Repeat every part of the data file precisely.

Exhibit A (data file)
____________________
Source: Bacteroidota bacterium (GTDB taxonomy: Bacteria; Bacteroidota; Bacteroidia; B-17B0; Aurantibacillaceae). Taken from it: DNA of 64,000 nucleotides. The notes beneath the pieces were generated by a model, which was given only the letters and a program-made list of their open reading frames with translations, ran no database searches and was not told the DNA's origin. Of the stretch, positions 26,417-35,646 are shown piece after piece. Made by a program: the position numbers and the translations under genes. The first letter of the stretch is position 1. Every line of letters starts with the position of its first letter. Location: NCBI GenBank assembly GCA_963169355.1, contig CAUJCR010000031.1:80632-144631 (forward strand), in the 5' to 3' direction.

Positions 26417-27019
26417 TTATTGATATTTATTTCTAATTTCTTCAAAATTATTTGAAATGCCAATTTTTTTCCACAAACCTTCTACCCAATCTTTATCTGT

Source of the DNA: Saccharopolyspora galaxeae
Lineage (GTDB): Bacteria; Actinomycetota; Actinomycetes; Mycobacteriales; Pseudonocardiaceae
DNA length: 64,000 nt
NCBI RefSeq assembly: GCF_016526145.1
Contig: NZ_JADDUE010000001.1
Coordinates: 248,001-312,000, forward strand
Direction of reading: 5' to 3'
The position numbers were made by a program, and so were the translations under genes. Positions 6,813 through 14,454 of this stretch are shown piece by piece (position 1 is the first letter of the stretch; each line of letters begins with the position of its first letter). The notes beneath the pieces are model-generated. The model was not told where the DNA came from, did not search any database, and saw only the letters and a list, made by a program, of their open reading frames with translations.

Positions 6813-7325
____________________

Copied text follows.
Source: Bacteroidota bacterium (GTDB taxonomy: Bacteria; Bacteroidota; Bacteroidia; B-17B0; Aurantibacillaceae). Taken from it: DNA of 64,000 nucleotides. The notes beneath the pieces were generated by a model, which was given only the letters and a program-made list of their open reading frames with translations, ran no database searches and was not told the DNA's origin. Of the stretch, positions 26,417-35,646 are shown piece after piece. Made by a program: the position numbers and the translations under genes. The first letter of the stretch is position 1. Every line of letters starts with the position of its first letter. Location: NCBI GenBank assembly GCA_963169355.1, contig CAUJCR010000031.1:80632-144631 (forward strand), in the 5' to 3' direction.

Positions 26417-27019
26417 TTATTGATATTTATTTCTAATTTCTTCAAAATTATTTGAAATGCCAATTTTTTTCCACAAACCTTCTACCCAATCTTTATCTGT

Source of the DNA: Saccharopolyspora galaxeae
Lineage (GTDB): Bacteria; Actinomycetota; Actinomycetes; Mycobacteriales; Pseudonocardiaceae
DNA length: 64,000 nt
NCBI RefSeq assembly: GCF_016526145.1
Contig: NZ_JADDUE010000001.1
Coordinates: 248,001-312,000, forward strand
Direction of reading: 5' to 3'
The position numbers were made by a program, and so were the translations under genes. Positions 6,813 through 14,454 of this stretch are shown piece by piece (position 1 is the first letter of the stretch; each line of letters begins with the position of its first letter). The notes beneath the pieces are model-generated. The model was not told where the DNA came from, did not search any database, and saw only the letters and a list, made by a program, of their open reading frames with translations.

Positions 6813-7325